Olga had never met my father – he would have been her uncle by marriage, although he’d left what had then been Poland some twenty years before she’d even been born. And I’d grown up not knowing that this family of in-laws existed. But I felt so comfortable among them. I agreed that our late fathers would have been pleased to see the two strands of the family finally making contact.
The telephone was brought to me so I could talk with Olga’s sister, with whom I’d stayed in Western Ukraine during the autumn. If you’d told me that I’d manage a telephone conversation in Ukrainian, without the benefit of body language, I’d never have believed you, but here we were having a basic conversation about the weather, where I’d been in Kyiv and why on Earth I was planning to spend tomorrow riding a tram.
The number 12 tram trundles through the Kyiv suburbs and then clangs its way through the forest. I’d expected it to be empty but it was standing room only, full of shoppers with their bags. The bare winter trees and the odd patch of snow made the forest look spooky. Now and then the tram passed a couple of men sitting on tree trunks, or a dog sniffing around the undergrowth; at one point a couple got off at a metal shelter and looked around them with bemusement. I wondered whether this was the forest where Ludmila’s ex-neighbour had come to grief.
On subsequent days Olga led me around two other unforgettable sites of Kyiv, pulling my hood up now and then to make sure I stayed warm. Climbing the steps of the Great Bell Tower of Pechersk-Lavra gives you an insight into the size of this huge monastery complex. Buildings are linked by underground ‘caves’, which are actually narrow passages lined with mummified bodies of former monks. In the first stretch we forgot to buy candles to light our way, and I walked with slow and heavy steps, fearful of stairs hidden in the blackness.
Approaching the National Museum of the History of Ukraine in the Second World War, we walked past heavy brutalist Soviet architecture before arriving at the foot of the Mother Motherland (Rodina Mat), a stainless steel statue built during Soviet times and now, like so much else, controversial. Some locals would like to see it melted down and used for something useful. Room after room of exhibits commemorate the tragic history of this new country, including a gallery dedicated to the ongoing war in the east.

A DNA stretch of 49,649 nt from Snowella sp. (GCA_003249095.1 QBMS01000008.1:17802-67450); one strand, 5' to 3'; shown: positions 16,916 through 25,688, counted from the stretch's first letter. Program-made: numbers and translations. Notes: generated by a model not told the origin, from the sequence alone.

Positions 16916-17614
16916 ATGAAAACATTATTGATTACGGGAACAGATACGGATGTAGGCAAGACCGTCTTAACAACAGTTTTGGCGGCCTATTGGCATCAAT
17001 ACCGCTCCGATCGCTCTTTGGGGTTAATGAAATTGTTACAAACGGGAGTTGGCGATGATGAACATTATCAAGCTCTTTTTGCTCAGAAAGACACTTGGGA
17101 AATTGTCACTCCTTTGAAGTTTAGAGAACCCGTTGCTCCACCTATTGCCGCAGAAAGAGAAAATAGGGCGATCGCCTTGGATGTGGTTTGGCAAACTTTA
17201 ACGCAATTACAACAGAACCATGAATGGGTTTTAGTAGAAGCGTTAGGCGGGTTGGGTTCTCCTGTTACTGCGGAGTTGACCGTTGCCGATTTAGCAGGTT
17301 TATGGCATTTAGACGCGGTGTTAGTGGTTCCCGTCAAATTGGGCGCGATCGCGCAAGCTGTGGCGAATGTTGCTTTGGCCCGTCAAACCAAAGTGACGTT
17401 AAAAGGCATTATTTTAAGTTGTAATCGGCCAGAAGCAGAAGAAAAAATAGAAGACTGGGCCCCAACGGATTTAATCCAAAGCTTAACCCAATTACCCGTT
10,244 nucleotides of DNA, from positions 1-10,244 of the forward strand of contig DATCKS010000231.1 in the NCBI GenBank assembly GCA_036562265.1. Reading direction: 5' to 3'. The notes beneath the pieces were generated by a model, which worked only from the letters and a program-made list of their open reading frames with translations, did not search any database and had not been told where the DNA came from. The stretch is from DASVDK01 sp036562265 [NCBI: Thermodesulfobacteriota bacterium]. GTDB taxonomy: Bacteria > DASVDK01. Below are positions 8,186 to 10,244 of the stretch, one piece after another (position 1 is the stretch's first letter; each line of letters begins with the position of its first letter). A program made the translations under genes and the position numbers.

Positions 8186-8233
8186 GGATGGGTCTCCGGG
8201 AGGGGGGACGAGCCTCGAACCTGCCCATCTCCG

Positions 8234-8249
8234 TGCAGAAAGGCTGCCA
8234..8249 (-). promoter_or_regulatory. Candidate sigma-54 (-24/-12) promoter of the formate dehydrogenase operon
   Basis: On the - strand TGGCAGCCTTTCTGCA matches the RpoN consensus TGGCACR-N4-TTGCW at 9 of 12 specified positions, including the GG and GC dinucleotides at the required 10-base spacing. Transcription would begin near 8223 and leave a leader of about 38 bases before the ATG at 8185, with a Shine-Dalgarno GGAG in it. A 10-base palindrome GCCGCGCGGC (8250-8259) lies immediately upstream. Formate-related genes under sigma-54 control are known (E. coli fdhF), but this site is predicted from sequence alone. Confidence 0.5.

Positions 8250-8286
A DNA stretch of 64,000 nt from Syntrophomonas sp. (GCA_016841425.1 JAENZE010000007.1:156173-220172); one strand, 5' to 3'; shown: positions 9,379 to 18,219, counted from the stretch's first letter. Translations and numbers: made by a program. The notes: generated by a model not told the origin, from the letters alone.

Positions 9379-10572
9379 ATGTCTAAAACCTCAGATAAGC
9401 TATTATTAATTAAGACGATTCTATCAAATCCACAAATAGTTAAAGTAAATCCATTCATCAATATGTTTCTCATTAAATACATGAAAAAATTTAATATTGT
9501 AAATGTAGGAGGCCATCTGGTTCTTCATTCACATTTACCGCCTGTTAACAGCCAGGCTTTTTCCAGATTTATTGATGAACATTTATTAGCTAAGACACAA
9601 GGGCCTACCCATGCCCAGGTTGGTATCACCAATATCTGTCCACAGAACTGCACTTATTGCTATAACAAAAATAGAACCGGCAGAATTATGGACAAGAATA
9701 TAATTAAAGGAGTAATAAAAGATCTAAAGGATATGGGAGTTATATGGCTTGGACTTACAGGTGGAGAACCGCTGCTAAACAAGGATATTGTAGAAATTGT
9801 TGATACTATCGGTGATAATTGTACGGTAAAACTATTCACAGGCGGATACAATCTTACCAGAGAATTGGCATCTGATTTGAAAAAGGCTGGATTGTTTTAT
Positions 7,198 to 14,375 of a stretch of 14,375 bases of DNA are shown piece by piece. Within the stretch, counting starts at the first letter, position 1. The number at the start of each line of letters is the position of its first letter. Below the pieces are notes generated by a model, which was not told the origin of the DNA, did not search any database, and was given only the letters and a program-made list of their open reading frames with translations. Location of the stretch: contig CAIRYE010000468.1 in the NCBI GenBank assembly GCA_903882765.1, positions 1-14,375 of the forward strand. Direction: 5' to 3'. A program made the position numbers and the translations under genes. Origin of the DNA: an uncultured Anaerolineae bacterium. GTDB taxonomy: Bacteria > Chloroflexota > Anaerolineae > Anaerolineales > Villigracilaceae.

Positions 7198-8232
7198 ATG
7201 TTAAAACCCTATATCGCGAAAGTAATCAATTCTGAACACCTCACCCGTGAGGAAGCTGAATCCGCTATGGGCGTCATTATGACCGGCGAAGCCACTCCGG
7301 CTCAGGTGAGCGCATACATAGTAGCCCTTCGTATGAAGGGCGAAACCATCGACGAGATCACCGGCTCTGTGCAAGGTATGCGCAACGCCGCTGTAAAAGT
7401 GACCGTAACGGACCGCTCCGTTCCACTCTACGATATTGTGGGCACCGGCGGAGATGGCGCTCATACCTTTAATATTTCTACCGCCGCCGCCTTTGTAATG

Upstairs in an exhibition called The Unfinished War, a long, long table was laid for the dead, with empty glasses and a row of Death Notifications to set the places. Hundreds of photographs of the absent diners lined one wall, while on the other stared the faces of the family members left behind. In the corner sat the instruments of a phantom brass band.
Of all the things I’d seen during my travels this past year, this one was hard to forget. My mind returned to it on my final day when, alone, I retraced my steps to the bridge over the Dnipro and came face to face with Love Story, a sculpture celebrating love across cultures. The Italian PoW and the displaced Ukrainian woman had recently been reunited, some sixty years after the war separated them.
The air was starting to bite as the tower blocks of Pozniaky turned pink in the late afternoon light. I could almost feel Olga tugging my hood back up.
I said goodbye to Kyiv with some fondness for the place, and once again overwhelmed by the kindness of people in welcoming me into their homes.
There’s also a renewed eagerness to spend more time in Western Ukraine. That is, after all, where my real connections are. Some say that a place can be in your DNA from generations of your ancestors; the soil, the food grown there, the water. I don’t know if there’s a credible science behind this.
But psychologically, there’s much to be said for filling gaps in the family narrative.